Use calcium hypochlorite as a disinfectant, you'll chlorinate the pool
*and* the calcium hardness will increase over time. As the calcium
hardness increases over time, you'll want to drop the total alkalinty
to maintain proper water balance.
Try getting at least 65% calcium hypochlorite, I've seen lower
concentration products around, 49%, and this is not worth getting.
On Apr 21, 9:24 am, " firstname.lastname@example.org"
Calcium hardness IS one of the chemicals you balance.
If the hardness is too low, the water will tend to extract
minerals from the pool materials. That is worse for
concrete pools than for those with liners. If the calcium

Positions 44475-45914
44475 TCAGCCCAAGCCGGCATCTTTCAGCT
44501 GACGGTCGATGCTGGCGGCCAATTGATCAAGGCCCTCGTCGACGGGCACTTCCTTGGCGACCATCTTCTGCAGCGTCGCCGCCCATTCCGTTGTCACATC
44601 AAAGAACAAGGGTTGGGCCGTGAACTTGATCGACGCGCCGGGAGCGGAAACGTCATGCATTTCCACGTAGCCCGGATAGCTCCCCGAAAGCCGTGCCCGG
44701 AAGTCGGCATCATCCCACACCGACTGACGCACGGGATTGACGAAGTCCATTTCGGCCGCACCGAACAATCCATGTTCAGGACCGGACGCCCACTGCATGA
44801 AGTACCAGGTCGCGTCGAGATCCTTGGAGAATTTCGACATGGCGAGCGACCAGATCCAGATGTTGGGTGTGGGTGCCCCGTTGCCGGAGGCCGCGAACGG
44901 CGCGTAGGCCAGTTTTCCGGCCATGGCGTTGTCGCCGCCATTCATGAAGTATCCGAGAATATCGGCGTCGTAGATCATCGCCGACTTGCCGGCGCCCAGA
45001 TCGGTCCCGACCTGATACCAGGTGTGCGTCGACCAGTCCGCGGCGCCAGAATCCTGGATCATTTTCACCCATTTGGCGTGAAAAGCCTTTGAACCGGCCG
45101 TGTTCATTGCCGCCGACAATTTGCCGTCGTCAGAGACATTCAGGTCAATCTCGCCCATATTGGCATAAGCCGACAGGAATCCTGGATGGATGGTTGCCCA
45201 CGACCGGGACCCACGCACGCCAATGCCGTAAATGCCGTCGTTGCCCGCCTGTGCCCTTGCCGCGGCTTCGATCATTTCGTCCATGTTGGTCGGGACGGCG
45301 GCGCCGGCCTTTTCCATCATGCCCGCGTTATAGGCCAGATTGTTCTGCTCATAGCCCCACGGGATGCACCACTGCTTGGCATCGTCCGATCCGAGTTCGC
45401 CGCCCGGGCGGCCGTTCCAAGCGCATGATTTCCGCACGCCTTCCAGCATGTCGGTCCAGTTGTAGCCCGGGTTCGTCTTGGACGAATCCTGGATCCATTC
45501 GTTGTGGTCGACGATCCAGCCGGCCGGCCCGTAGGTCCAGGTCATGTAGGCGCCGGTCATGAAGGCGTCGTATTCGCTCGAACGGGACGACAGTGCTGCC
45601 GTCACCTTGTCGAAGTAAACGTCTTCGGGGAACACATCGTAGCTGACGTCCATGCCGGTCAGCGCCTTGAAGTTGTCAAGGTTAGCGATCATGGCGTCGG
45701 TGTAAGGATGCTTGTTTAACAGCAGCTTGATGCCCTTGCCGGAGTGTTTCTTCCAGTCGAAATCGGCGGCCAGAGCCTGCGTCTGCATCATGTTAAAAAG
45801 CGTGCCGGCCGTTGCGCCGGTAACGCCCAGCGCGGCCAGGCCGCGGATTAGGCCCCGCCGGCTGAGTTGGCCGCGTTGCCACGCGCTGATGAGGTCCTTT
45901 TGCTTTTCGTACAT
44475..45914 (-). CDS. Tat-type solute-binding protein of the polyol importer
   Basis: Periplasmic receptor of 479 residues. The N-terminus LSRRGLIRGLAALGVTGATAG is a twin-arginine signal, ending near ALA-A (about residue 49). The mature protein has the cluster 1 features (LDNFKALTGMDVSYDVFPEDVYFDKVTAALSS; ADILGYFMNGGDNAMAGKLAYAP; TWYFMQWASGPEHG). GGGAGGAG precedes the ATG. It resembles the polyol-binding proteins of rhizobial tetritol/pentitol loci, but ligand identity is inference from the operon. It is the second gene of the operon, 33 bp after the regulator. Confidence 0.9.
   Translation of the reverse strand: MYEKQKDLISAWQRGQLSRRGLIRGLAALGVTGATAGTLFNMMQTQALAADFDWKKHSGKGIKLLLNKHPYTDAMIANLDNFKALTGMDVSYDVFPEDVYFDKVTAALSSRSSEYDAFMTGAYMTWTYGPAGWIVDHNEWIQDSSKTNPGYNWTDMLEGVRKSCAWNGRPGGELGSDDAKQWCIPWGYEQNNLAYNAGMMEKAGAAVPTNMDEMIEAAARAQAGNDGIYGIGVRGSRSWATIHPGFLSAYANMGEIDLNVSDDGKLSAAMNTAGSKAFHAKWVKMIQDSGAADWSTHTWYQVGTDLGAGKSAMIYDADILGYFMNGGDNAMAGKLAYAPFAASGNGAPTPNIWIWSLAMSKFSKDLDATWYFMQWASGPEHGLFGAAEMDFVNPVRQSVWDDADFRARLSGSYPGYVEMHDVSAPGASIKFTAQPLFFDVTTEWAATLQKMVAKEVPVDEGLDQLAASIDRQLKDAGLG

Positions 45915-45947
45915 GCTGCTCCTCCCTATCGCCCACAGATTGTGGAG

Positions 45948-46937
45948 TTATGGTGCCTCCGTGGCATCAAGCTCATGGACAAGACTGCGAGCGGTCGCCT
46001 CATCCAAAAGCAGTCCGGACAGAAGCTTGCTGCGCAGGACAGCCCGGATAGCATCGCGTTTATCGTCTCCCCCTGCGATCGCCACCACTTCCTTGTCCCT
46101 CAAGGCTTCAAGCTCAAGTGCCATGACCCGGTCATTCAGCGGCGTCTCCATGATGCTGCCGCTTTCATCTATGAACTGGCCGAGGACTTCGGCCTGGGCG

is too high, then it will tend to deposit itself of the
pool materials. And it all comes into play with the
other chemicals in the pool. So, you could tolerate a
somewhat lower calcium hardness if some of the other
components, eg PH are slightly off in the right direction.
There is a target zone for concrete and vinyl pools.
There is something called the Langelier Saturation Index
where all the components of pool chemistry come together.
There is a circular slide tool where you can put in the PH,
calcium, water temp, total alkalinity, etc and it gives the
value. The goal is a value of zero.
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